Sandy Burdsall has Type 2 diabetes, so she is no stranger to high medical bills.
But ambulance fees are one kind of bill Burdsall never worries about — even though the service is often not covered in full by insurance and can cost patients thousands out of pocket.
Burdsall and her husband, who live in Southampton, are members of their local ambulance company, TriHampton Ambulance Squad.
For their $100 annual donation to the squad, they are never charged for ambulance services beyond what their insurance pays.
"To me it's worth the $100 if you end up having to go more than once a year — even once a year it's worth it," said Burdsall, 59.
Considering that an ambulance ride of just a few miles can cost thousands of dollars, Burdsall's membership would be cheaper than paying the bill even if she called an ambulance only once a decade.
Ambulance companies, especially those that respond to emergencies, are commonly not part of insurance networks and can bill patients for whatever insurance won't cover. While critics may argue that insured patients shouldn't need an additional subscription to shield them from exorbitant bills, the programs can offer reprieve from current reality.
"It gives them some peace of mind, in that they're not going to be exposed to high out-of-pocket expenses for what insurance doesn't pay," said Steve Wirth, a partner at Page, Wolfberg & Wirth, a Mechanicsburg law firm that represents ambulance companies and other emergency medical providers.
Membership programs started in the 1940s and 1950s, and are most common among nonprofit, volunteer squads, which aren't supported by taxes or backed by a private corporation, Wirth said. Privately owned ambulance companies and those run by municipal fire departments typically do not offer memberships, he said.
In Philadelphia, for example, 911 calls with request for medical assistance are handled by a fleet of more than 50 ambulances managed by the city fire department's emergency medical services division, which does not have a subscription program, according to a department representative.
For TriHampton, the suggested annual subscription rates are $85 for a family, $40 for an individual under 65 and $35 for seniors, though lower-income subscribers are encouraged to pay what they can afford and greater donations are always welcome, said Lara Fleck, the volunteer squad's office manager.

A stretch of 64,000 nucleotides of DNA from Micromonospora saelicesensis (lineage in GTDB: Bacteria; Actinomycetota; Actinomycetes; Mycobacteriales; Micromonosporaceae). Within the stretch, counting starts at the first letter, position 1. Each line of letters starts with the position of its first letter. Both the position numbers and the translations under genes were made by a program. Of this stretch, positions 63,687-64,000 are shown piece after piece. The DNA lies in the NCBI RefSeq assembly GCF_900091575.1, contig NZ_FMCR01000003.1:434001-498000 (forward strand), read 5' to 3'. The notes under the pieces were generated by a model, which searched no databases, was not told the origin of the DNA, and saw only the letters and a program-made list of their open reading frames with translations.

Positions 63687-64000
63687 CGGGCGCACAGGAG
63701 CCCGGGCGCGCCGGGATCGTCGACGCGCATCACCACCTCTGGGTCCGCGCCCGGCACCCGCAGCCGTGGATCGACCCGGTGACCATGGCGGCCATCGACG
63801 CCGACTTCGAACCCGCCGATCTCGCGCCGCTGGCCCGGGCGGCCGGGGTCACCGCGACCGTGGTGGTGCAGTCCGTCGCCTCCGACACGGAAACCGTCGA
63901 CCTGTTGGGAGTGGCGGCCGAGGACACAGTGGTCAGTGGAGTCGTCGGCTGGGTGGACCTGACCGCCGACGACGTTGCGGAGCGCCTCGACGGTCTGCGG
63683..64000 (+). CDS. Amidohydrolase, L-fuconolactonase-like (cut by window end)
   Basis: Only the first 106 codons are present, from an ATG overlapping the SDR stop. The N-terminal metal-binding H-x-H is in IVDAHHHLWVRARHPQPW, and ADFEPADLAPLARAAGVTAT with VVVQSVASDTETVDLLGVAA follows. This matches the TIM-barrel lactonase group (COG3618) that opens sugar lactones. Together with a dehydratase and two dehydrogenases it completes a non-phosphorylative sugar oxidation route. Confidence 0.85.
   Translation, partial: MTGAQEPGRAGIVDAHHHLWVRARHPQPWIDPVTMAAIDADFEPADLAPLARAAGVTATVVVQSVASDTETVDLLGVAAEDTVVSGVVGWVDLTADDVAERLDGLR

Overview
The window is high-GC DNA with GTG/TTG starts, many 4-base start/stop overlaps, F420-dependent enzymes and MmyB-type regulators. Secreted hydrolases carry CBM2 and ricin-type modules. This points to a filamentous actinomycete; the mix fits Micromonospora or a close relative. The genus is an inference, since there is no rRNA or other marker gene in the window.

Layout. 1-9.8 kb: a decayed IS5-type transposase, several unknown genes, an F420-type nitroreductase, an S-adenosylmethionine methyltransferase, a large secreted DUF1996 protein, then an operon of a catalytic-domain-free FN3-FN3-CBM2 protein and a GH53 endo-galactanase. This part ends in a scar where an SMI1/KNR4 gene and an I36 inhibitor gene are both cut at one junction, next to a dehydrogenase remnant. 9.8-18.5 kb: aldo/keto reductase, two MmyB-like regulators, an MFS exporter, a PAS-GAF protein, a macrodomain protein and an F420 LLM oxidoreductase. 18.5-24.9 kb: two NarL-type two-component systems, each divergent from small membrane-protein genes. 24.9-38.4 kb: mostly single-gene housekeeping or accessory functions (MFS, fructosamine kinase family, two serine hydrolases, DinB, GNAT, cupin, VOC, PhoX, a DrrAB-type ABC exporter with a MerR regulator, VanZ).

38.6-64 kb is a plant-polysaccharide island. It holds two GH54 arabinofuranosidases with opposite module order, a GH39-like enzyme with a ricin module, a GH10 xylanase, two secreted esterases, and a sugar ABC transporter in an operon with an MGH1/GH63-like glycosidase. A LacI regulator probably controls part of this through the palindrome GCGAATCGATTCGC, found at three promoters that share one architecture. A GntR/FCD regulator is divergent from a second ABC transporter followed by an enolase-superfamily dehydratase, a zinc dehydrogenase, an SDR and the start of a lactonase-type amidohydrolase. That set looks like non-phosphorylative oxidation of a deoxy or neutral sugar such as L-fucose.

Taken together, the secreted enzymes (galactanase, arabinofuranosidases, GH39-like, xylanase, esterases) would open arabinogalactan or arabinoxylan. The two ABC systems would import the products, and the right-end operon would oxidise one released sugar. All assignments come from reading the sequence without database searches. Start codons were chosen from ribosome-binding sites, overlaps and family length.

For their donation, Trihampton will write off any charge beyond what insurance pays and what's owed under the member's deductible. Subscribers also get five free house calls that don't result in a hospital transport.
"It doesn't negate them from trying to get it covered [by insurance]," she said, but "especially for those who are elderly and on a fixed income, they are aware of copays and balances, and it eases their financial burden."
One challenge of such programs as health care costs continue to rise is generating more revenue in subscriptions than the squad writes off in charges to members.
"The reality is you want people to buy memberships who may not use them," Wirth said. "Your program is likely not to be viable if all you do is sell memberships to senior citizens."
Yet seniors are the most attentive audience for such a membership.
In its annual fund drive this year, Second Alarmer's Rescue Squad in Montgomery County is making a push to young adults and families.
"An ambulance ride is typically the thing you think you're never going to need — until you're in the back of an ambulance," said Kenneth Davidson, the squad's assistant chief of operations. "You have a lot of people who say, 'Oh, well, I have insurance so I don't need to worry about that.'"
The squad has sent out pamphlets explaining its membership program — and what a good deal it is — to the 55,000 households in its service area in the southeastern corner of Montgomery County. Members are not responsible for paying any amount of the bill beyond what insurance pays, so long as they work with the ambulance company to get the maximum amount from their insurer.
Annual membership rates start at $35 for a single senior. Individuals under 65 pay $45, senior couples pay $55 and family memberships are $75. Typically about 10 percent of the mailers lead to a membership; revenue from memberships accounts for about 6 percent of the squad's income, he said.
Davidson said it's important for anyone considering signing up for an ambulance membership to make sure they live within the squad's service area. Local government offices should be able to provide contact information if you're unsure which company responds to emergencies in your town.
Burdsall said she's been a member so long that she doesn't remember how she found out about the program. But she's glad she has it.
A couple Novembers ago, her husband had such intense pain from a kidney stone that he couldn't walk to the car. TriHampton picked him up, and sent the family a bill for $1,305.
Their insurance plan paid all but $105 of it, and when Burdsall wrote to the squad reminding it of their membership, the squad sent her a revised statement, wiping her debt clean.